During the 12-month period ending in April 2021, there were a record high over 100,000 overdose deaths in the United States, an increase of 28.5% from the previous period . Of these deaths, approximately 75,000 were due to opioids. Similar trends were seen with new hepatitis C virus (HCV) infections, which rose by 62.5% from 2015 to 2019 . Fortunately, new HIV infections fell by 11.2% nationally from 2015 to 2019 . Syringe services programs (SSPs) are effective in addressing the opioid epidemic by increasing entry to drug treatment programs fivefold , reducing unsafe behaviors of sharing needles by 20–40% , and reducing transmission of HCV and HIV by at least 50% each [6, 7]. Additionally, drug treatment programs that use medications for opioid use disorder (MOUD) with either buprenorphine or methadone have been shown to reduce all-cause mortality by 50–67% .
According to the North America Syringe Exchange Network (NASEN) there are 370 SSPs in the United States as of 2021. Sixty-nine percent of those SSPs are in urban regions and 63% provided mobile exchange. Services provided range from only HIV and HCV testing to onsite HIV and HCV testing and treatment combined with programs that provide MOUD. As of 2019, thirty-one states and the District of Columbia have laws that explicitly legalize SSPs; nine have laws that reduce barriers to SSPs such as not prohibiting free distribution of syringes; and twelve do not have laws that reduce barriers to SSPs implementation, making SSPs illegal . Because of these restrictions, ten states do not have operating SSPs. Although drug overdose deaths claimed 1785 South Carolinians from February 2020 to February 2021, a 51.8% rise from the previous year , South Carolina (SC) does not explicitly authorize SSPs. In SC, there were 17,393 people over the age of 13 years old diagnosed with HIV, and 3817 new cases of HCV identified in 2019 [2, 3].
While SC does not have legislation that authorize the use of SSPs, it also does not have laws that specifically prohibit it. Syringe services programs are not illegal in SC because SC drug paraphernalia law does not specifically mention syringes despite intentionally calling attention to other tools such as bongs and cocaine spoons [10, 11]. However, in the absence of clear legal authorization of SSPs, many organizations are cautious in associating themselves with SSPs due to fear of legal ramifications. The experiences of Challenges Inc., the first SSP of three in SC, help to explain how these legal obscurities translate to the real-life implementation of SSPs. Pending expanded authorization of SSPs, the lessons learned in SC may provide insights into how to effectively provide SSP type services in the states that do not explicitly authorize SSPs.
Founded in 2017 by M.B. (second listed author), Challenges Inc. is a volunteer-run program that has been successful in providing harm reduction services in seven counties in SC. The counties are primarily suburban and rural and have a total population of approximately 1.4 million people . Through support and partnerships with the local community and state agencies, Challenges Inc. has reduced the spread of HIV and HCV through providing over 100,000 sterile syringes, needles and other safe using supplies each year, curbed overdoses by distributing over 15,000 doses of naloxone and fentanyl test strips, with a reported 500+ overdose reversals, connected participants to HIV and HCV treatment, and provided treatment for substance use disorders. All interactions with the legal system have been positive, with police officers wanting to collaborate on providing these services. However, due to the legal confusion around SSPs in SC, funding for Challenges Inc. comes primarily from small foundations and in-kind donations. Here we highlight three success stories of Challenges Inc. to illustrate the effectiveness of an SSP, even in a state without formal legalization of SSPs.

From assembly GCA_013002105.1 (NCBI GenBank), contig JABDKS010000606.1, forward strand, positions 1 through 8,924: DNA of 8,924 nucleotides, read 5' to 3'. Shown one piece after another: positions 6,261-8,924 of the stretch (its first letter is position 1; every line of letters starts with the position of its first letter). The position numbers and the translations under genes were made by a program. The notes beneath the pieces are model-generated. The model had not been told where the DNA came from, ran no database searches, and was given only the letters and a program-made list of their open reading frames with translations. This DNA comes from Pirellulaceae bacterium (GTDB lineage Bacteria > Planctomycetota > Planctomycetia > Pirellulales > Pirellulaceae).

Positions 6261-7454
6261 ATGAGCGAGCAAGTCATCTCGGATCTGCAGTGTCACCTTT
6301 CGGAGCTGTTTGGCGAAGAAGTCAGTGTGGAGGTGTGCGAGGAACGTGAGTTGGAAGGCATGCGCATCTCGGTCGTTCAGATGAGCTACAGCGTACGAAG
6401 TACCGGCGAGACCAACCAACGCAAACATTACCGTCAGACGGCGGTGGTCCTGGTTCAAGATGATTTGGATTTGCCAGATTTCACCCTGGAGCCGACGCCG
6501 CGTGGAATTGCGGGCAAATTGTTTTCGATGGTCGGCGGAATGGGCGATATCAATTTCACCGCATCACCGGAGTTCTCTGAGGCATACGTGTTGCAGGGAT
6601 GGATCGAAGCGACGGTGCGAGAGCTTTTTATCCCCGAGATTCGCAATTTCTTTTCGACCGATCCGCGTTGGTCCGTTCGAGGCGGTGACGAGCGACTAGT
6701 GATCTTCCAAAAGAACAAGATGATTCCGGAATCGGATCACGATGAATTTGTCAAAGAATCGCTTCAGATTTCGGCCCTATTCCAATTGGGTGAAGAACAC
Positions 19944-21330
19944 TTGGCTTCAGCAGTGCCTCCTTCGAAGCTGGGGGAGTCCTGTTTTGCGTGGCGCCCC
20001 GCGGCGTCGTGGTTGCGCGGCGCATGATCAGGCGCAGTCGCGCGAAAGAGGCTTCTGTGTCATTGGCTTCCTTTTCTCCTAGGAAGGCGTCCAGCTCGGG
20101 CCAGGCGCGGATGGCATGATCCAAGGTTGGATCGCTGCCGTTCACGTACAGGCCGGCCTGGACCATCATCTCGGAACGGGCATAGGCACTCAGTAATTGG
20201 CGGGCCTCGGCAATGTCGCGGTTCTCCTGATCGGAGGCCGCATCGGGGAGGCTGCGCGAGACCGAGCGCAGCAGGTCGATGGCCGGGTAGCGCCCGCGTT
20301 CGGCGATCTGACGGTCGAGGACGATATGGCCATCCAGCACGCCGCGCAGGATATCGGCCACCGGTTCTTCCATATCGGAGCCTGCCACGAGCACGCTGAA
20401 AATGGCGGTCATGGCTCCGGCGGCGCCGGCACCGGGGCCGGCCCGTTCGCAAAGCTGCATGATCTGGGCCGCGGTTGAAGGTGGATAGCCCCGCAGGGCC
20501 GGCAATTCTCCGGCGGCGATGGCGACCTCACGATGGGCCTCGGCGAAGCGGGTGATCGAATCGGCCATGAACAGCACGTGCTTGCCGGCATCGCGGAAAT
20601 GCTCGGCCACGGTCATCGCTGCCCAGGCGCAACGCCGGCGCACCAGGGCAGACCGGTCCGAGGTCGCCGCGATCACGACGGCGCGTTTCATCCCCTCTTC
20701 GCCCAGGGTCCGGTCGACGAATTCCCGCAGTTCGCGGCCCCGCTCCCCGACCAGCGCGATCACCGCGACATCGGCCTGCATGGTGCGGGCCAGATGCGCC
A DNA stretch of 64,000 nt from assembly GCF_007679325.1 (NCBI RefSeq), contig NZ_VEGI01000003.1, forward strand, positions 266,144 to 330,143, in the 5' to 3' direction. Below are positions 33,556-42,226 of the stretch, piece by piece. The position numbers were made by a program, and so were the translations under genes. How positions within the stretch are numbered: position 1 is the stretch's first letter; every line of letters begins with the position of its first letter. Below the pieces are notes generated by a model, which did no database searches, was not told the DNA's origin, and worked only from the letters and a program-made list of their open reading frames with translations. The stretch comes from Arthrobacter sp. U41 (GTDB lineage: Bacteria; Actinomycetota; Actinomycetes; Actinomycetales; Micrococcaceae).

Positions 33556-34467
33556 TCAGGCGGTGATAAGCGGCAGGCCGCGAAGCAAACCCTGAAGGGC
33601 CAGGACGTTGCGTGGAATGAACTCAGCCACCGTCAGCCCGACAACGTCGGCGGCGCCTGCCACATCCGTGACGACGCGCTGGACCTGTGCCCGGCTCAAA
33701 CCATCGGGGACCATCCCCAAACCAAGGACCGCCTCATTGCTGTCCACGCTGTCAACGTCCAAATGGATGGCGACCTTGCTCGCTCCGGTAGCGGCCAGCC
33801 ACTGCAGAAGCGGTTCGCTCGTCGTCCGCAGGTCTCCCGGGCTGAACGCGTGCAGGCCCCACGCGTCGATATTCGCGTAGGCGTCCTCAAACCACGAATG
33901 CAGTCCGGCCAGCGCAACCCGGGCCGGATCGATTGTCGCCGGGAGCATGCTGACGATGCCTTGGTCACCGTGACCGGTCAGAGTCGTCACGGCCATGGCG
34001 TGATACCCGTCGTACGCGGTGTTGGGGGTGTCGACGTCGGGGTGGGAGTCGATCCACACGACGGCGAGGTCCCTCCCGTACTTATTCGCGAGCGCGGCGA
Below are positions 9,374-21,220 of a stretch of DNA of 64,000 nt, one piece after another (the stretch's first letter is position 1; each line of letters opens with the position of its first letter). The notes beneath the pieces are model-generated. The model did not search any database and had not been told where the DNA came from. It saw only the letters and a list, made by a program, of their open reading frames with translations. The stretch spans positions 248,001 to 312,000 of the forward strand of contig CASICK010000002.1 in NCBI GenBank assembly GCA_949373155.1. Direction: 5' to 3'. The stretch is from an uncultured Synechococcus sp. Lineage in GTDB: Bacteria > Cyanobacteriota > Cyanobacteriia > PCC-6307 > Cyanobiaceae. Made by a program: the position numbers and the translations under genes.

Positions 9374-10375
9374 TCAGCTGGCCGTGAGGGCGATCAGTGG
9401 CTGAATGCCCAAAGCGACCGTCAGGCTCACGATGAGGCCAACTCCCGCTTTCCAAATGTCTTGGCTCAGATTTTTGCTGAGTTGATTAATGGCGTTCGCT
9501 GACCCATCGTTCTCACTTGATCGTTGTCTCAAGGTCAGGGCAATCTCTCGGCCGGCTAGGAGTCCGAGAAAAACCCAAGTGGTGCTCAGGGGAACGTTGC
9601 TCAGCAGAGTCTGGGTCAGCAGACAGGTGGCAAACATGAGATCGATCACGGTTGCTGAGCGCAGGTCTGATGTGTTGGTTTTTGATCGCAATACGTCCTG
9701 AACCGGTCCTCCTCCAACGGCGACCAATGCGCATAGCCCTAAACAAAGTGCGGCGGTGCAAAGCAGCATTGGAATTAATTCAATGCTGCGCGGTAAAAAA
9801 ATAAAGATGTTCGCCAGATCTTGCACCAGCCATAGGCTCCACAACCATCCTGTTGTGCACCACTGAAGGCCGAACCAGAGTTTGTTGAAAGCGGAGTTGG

Success stories of challenges Inc.
An SSP participant is asked about getting point-of-care HIV testing during a regular visit to get clean syringes and naloxone. He tested positive, and the SSP care coordinator provided comfort and education on the new HIV diagnosis and made a warm handoff to the HIV treatment provider. He was started on antiretroviral treatment the next day, and 30 days later his HIV viral load is undetectable.
A second SSP participant who has come in regularly for clean needles, naloxone, fentanyl test strips and other supplies for the last 2 years decided he wants to stop using drugs. He was referred to the co-located clinic which provides MOUD. He received financial assistance to cover his first month of treatment, which included medication and psychosocial therapy, and came in the following week to start treatment. He is now stable on buprenorphine and is actively searching for employment.
A third SSP participant who lives in a transition house was told in the past he may have HCV. He heard about the SSP’s free HCV testing. He came and got tested and is positive for HCV. He was referred to a local primary care provider who provides on-site HCV treatment. He tolerated oral antivirals for hepatitis C well, and he achieved a sustained viral response.